Yes, that last one is a question mark, not a typo or “etc”. It’s a category reserved for ideas that are unclassifiable. These might not only be the most entertaining to read, they could very well be the ones to change your future.
The Idea Curator, attentively places each pile into category folders and expeditiously delivers them to the designated Idea Captains.
Each category has an Idea Captain. For ? ideas, decide who is the most open-minded senior level thinker at your organization to take on that portfolio. Maybe, it’s your CEO? Idea Captains must be senior executives. Sorry. No disrespect intended to anyone but it’s critical to have decision-makers make the first decisions. They’re the only ones who know what’s going on behind the scenes. We hope. By the way, their decision is always, yes.
Yes, the idea gets tabled “Now”; or
Yes, the idea gets tabled, but “Later”. File these Idea Napkins in the Idea Bank folder.
For Idea Napkins that get tabled now, the forum is the monthly Idea Share attended by Idea Captains, including the CEO even if he or she isn’t an Idea Captain. Imagine…senior executives getting together for about an hour once a month to talk about nothing else but ideas to help make the company better, faster, healthier, greener, more competitive, more relevant, more profitable. What could possibly happen? Anything. Everything! These are the people who make things happen. Unfortunately, most of their time is spent dealing with what is already happening and very, very little time is invested on a regular, formal basis dream about future possibilities. Idea Share creates the conditions for this group to change the game from within.
The agenda is uncomplicated. Each Idea Captain presents Idea Napkins designated “Now”. Captains discuss the merits. Then they make a decision, and by the way, their decision is always, yes. Again.
Yes, the idea proceeds to development “Now”; or
Yes, the idea gets tabled again, but “Later”. Add them to the Idea Bank.
If it’s a “Now” Idea, the Idea Captain is charged with assembling a small Idea Development Team. Initially, the team may only be comprised of two people, including perhaps, the employee who thought of the idea in the first place. Their job is to flesh out the idea. This is where your existing development process comes into play. A robust idea development process, including online tools, gating techniques and measurement criteria gets sophisticated very fast. If you don’t have one it place, keep things simple. Outline a high level action plan with immediate next steps, potential milestones, due dates and update meetings. This will quickly get things moving in the right direction. If the idea flies, congrats to all. If not, great experience and learning for another day.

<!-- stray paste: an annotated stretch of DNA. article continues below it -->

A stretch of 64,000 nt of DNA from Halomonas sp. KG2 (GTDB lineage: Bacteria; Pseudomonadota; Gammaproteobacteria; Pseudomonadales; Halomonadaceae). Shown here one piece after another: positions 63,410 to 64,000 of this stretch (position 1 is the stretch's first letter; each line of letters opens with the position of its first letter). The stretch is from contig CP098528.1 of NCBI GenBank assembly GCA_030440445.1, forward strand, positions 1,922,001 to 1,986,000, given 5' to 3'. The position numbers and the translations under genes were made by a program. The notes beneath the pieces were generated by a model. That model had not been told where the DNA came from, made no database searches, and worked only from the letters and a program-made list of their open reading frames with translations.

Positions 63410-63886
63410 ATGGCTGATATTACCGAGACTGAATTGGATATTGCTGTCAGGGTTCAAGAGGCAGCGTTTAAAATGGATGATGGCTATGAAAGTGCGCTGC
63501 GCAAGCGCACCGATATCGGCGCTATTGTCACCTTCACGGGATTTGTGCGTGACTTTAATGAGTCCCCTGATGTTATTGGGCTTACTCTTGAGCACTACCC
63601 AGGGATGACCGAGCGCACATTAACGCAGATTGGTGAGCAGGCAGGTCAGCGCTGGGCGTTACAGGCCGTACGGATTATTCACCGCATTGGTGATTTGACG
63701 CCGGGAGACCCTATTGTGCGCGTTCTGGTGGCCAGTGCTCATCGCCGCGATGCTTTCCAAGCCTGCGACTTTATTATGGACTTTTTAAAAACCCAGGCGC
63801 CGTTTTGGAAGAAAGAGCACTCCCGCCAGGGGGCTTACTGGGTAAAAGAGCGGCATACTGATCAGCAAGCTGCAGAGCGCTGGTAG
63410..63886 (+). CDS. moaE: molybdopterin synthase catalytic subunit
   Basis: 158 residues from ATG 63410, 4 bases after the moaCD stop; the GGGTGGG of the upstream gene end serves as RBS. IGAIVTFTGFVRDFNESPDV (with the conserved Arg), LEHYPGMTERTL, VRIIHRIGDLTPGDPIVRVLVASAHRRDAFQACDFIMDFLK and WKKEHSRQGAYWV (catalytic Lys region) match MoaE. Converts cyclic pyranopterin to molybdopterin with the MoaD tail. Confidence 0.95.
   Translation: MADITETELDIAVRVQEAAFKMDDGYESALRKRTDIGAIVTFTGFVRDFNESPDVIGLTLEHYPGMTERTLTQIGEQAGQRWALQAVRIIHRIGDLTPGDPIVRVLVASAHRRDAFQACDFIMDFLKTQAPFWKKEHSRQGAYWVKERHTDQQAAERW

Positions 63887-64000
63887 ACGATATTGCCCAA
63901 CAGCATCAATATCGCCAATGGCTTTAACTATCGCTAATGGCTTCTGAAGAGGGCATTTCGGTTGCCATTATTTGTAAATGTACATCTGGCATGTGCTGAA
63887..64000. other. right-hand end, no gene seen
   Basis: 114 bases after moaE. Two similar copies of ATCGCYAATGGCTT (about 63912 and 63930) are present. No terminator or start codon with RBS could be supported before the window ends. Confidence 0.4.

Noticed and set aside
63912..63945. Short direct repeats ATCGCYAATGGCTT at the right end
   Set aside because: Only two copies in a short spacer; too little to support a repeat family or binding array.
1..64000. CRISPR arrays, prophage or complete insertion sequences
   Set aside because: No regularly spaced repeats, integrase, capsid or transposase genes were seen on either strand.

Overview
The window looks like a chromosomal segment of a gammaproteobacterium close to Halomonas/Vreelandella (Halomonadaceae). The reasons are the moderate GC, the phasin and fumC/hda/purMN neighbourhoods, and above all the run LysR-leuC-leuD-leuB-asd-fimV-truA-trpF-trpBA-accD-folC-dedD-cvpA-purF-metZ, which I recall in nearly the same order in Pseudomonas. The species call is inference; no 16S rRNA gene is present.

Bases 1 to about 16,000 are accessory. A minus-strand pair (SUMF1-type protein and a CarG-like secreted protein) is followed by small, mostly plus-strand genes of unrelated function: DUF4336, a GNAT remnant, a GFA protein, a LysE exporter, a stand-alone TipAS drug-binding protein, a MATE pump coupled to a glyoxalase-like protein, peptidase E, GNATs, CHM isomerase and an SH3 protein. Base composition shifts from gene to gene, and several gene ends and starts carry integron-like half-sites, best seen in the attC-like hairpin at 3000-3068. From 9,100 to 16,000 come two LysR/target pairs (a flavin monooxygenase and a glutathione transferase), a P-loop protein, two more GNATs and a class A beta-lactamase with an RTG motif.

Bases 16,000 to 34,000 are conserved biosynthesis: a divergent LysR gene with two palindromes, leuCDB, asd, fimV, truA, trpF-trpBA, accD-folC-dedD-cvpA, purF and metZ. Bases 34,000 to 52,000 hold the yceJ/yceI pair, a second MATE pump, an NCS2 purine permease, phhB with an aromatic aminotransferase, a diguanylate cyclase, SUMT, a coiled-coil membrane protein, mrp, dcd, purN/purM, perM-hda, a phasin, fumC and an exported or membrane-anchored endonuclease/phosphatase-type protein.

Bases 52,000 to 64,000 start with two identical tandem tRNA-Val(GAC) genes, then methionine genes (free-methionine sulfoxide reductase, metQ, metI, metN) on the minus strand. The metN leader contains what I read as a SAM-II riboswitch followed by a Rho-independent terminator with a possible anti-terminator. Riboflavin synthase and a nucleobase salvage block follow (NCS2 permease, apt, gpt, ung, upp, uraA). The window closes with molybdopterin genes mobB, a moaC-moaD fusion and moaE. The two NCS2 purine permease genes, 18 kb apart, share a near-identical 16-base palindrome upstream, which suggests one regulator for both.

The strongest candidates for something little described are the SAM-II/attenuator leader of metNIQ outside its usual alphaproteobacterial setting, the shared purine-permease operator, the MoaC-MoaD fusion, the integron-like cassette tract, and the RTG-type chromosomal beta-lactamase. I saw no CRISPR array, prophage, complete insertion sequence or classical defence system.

Keeping Dreams Alive
Every six months, Idea Captains get together for an Idea Revival Session. Depending on how many ideas you have in play and in the bank, this might take a half day to a full day. All ideas in development are discussed. Mini presentations updating the group are made. Input provided. A bit of navigation. Again, this session should dovetail with your internal idea development process. It’s all good but here’s the part with sparks – Opening The Idea Bank.
All those “Later” ideas are pulled out and reviewed to determine if there are any whose time has come. There will be ideas whose time never comes. That’s okay. They’re used to stimulate new ideas. For this session, I recommend a facilitated format so you can creatively explore new possibilities. A good starting point is a Mind Map. Write “Idea Bank” in the centre of your white board. Take each “Later” idea from the bank and one by one, ask how can you use these ideas today? What might they mean for you tomorrow? How can they embellish other ideas? What new ideas do they inspire? Ideas that become “Now” are put into process. “Later” Ideas are placed back into the Idea Bank for discussion in another six months.